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The book itself was received well in the surf community but surprisingly, it was regarded more for its message about mental health awareness than the act of riding waves. Ironically, I had no idea this was what I was writing about but the “Thank You” emails started coming in nonetheless. I didn’t understand. Yes, I had written bluntly and honestly but I had written for me, no one else.

I had evolved as a person in the years leading up to that book and my depression was one of the biggest factors in creating my new mindset. It had helped shape me, so why would I leave that out? I had to write about it. It had been the most defining part of my life for four years, so writing a story based on personal experience wouldn’t make sense without the depression that shaped it.

What I quickly learned was that a lot of people could relate and a lot of people had their own story about depression and mental health. So many had experienced it but so few spoke about it. Was I naive for not knowing this? Was I naive for putting it all out there?

Then came the most shocking email of all from one of my best friends in the world. Someone I had grown up with. He told me he’d been up to Beachy Head, a famed suicide spot in England, and he had written a note for his wife and kids, ready to end his life.

My eyes were opened as I read similar stories from other people, every one of them in pain but seemingly happy to read something relatable to their own struggles. This is such a serious epidemic for us all, especially young men in their 20s and 30s (and even 40s).

At this point, I began to worry about my credentials. Who was I to be any kind of advocate for this? I’m not a therapist or a mental health expert. I just have my own experiences to draw on and share. I was worried about people thinking I had a cure. In fact, ironically, the minute I finished writing my book the depression came back. It was a lighter version of those waves but there it was nonetheless. The old familiar cloud above me. No Johnny Cash at 3 a.m. this time, just a feeling of worthlessness and pointlessness. The only difference this time was I understood it better. I treated it like a message to myself to reevaluate what was making me happy and unhappy and it passed after two months. I feel like I am one of the luckier ones.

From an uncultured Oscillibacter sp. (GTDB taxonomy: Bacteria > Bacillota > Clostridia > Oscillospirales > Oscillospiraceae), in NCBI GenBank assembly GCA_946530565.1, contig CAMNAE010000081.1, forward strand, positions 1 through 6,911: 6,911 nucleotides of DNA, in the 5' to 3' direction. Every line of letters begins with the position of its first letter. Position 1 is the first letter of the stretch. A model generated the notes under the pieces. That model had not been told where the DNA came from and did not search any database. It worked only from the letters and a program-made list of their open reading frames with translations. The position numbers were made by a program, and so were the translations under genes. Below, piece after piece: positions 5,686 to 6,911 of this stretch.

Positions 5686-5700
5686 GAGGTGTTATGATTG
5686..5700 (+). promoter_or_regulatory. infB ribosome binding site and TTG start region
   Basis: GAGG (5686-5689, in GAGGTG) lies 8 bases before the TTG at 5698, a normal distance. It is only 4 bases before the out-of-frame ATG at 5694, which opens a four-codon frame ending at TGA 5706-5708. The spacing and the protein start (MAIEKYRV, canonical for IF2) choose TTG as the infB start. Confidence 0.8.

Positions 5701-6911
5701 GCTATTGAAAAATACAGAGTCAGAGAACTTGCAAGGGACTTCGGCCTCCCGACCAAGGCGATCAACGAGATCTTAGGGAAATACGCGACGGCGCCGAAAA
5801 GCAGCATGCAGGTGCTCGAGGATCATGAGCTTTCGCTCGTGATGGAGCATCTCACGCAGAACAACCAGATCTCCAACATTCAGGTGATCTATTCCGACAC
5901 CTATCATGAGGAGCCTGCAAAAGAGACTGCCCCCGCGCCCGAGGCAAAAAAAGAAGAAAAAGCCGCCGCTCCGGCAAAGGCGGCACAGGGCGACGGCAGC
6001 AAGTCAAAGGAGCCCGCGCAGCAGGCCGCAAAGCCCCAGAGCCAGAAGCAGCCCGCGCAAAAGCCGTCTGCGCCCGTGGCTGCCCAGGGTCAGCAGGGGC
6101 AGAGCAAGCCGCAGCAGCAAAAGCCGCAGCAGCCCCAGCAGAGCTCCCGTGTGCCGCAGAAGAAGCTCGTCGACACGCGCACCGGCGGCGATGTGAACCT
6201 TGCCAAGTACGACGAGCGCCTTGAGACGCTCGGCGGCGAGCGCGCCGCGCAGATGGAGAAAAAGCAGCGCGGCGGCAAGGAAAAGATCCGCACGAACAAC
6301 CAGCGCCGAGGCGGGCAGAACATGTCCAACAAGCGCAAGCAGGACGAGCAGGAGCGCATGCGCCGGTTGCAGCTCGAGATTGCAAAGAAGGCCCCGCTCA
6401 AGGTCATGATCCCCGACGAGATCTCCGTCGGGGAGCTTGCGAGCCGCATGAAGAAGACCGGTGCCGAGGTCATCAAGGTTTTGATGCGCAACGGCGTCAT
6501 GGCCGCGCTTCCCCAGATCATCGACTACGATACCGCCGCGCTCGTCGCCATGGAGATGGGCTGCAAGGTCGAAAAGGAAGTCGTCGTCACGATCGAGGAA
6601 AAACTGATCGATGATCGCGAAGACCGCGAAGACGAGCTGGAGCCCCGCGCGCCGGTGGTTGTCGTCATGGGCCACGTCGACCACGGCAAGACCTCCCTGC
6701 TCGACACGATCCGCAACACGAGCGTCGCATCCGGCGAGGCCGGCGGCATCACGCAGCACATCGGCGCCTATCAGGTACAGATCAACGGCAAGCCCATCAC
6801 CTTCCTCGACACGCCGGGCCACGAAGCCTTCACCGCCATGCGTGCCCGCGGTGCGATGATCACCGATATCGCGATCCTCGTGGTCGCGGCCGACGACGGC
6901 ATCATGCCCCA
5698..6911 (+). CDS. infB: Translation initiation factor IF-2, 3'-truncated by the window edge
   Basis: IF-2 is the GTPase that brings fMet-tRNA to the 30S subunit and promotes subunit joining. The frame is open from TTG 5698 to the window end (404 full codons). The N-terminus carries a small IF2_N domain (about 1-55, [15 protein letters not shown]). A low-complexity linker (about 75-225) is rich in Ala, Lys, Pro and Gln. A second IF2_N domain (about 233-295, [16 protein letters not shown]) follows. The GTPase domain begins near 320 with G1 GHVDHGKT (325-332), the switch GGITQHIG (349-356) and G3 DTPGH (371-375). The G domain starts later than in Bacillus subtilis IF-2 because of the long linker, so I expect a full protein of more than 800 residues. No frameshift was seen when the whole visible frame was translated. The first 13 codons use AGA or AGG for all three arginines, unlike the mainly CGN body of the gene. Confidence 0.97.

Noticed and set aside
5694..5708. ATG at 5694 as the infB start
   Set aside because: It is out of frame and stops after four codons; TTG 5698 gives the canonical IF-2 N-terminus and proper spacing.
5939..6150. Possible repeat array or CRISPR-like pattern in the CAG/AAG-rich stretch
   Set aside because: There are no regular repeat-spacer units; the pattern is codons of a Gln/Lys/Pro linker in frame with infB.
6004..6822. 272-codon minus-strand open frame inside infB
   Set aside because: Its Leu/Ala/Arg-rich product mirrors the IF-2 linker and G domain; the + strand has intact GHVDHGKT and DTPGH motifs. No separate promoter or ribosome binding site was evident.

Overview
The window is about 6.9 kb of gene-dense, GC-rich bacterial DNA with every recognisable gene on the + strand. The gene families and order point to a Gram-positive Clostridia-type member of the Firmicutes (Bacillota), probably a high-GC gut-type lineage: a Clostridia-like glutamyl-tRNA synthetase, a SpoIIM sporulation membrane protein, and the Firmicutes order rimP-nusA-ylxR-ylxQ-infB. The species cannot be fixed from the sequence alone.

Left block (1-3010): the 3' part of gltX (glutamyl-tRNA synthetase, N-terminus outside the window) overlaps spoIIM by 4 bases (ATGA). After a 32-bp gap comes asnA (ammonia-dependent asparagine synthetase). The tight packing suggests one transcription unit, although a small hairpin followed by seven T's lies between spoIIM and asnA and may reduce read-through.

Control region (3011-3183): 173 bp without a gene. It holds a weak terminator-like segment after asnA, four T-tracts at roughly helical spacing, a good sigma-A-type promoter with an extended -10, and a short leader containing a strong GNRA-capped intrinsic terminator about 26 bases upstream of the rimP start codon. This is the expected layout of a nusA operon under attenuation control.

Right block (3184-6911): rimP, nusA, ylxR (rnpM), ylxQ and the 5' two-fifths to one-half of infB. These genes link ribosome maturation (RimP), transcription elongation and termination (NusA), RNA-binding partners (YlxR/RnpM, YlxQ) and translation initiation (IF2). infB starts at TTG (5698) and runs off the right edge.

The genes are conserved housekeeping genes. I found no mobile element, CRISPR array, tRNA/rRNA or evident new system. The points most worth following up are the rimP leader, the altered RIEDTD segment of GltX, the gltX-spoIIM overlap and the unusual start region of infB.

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I now have a less cynical view of all those mental health posts floating through my feed on social media. I’ve learned that talking about it does work for some and reading about it does too. We all find comfort when we can relate to one another.

For me, creative outlets like surfing and writing are a big part of finding happiness. Life is so often filled with stress, responsibility, and societal demands. And in my case, the only things that could balance that scale were my creative passions. So while I still don’t have a cure for depression, my advice for anyone suffering from it would be to find some creative passions of your own. If you don’t have any, expose yourself to new things and prioritize the effort to do so. Prioritize your passions and your life as much as you do your bills, work, and responsibilities. These are not fringe activities to be done in your spare time, they’re necessities for your health and wellbeing. So go out and learn to dance, surf, paint, write, sing, play an instrument. Do anything. Whatever it is, let it balance your scale.

Editor’s Note: You can find out more about the author and The Average Surfer’s Guide, here.